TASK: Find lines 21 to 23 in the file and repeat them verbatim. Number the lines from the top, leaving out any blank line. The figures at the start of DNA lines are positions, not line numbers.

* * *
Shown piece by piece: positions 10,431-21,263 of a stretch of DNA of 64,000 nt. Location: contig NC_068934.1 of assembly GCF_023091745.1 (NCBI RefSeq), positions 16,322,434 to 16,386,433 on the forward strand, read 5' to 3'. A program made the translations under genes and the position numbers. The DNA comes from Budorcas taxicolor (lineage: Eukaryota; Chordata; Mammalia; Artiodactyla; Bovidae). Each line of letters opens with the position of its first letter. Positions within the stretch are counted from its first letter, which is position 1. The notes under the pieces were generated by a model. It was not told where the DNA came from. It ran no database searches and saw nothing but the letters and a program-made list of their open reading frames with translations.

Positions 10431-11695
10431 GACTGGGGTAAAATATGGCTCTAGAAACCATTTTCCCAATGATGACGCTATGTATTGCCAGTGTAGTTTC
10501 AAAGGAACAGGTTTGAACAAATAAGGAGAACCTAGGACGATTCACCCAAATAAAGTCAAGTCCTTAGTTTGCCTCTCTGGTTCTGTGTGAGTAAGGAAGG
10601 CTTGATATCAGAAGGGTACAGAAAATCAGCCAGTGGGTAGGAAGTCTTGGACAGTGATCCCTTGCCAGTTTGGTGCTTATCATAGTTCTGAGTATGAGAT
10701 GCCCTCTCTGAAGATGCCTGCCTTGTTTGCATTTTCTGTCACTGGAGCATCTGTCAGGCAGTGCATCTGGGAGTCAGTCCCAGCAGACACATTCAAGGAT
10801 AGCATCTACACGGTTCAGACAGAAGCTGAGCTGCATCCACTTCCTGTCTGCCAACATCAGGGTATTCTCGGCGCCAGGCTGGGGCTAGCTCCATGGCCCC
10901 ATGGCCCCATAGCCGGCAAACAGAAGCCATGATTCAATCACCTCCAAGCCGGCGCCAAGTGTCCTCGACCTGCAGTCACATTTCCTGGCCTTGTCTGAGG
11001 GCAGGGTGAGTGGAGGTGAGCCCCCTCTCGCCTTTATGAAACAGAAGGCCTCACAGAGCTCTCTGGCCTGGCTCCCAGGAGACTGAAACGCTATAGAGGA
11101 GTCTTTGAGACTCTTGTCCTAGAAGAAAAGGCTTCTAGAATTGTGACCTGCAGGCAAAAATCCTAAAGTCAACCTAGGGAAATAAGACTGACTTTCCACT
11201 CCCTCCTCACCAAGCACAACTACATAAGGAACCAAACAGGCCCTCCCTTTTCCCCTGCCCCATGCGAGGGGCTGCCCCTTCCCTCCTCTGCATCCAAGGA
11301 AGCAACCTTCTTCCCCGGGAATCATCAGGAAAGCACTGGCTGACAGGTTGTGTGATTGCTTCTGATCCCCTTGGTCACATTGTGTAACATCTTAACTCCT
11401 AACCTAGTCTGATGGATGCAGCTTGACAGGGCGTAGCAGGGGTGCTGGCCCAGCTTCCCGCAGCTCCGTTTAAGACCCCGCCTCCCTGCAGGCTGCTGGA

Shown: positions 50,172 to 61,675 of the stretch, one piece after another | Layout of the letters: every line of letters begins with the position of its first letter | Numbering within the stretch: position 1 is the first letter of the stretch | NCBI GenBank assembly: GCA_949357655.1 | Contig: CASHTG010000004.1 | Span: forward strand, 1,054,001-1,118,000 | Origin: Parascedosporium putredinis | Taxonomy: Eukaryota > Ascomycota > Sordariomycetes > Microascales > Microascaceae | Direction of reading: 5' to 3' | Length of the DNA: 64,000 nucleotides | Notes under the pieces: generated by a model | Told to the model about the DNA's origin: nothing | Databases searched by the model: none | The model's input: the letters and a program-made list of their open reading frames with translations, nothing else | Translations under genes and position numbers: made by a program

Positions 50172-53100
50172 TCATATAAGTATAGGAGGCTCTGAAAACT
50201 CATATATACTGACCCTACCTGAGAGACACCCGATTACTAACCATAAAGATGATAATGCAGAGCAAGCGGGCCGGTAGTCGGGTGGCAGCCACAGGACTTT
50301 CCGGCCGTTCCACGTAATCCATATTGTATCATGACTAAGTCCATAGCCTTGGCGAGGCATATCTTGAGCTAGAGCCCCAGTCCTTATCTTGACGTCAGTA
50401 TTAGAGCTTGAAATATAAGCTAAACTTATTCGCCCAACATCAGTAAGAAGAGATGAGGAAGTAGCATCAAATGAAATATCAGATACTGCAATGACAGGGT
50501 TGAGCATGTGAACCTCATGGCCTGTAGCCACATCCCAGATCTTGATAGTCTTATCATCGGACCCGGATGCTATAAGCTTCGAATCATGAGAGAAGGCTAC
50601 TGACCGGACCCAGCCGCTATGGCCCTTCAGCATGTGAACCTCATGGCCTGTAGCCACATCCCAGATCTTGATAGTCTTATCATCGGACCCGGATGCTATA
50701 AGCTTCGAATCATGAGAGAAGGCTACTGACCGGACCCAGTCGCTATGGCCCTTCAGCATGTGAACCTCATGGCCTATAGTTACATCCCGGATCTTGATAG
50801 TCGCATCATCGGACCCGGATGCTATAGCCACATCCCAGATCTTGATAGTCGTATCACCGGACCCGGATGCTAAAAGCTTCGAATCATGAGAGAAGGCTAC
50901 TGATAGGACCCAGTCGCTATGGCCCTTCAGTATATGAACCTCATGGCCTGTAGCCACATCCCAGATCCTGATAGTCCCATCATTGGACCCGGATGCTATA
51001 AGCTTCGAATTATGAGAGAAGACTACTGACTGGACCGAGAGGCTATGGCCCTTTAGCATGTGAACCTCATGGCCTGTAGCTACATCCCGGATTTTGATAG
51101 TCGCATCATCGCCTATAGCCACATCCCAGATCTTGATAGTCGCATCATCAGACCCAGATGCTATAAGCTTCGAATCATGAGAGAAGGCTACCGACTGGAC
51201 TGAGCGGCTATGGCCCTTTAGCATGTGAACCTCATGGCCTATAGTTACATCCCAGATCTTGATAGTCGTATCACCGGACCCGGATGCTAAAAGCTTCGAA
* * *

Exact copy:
50601 TGACCGGACCCAGCCGCTATGGCCCTTCAGCATGTGAACCTCATGGCCTGTAGCCACATCCCAGATCTTGATAGTCTTATCATCGGACCCGGATGCTATA
50701 AGCTTCGAATCATGAGAGAAGGCTACTGACCGGACCCAGTCGCTATGGCCCTTCAGCATGTGAACCTCATGGCCTATAGTTACATCCCGGATCTTGATAG
50801 TCGCATCATCGGACCCGGATGCTATAGCCACATCCCAGATCTTGATAGTCGTATCACCGGACCCGGATGCTAAAAGCTTCGAATCATGAGAGAAGGCTAC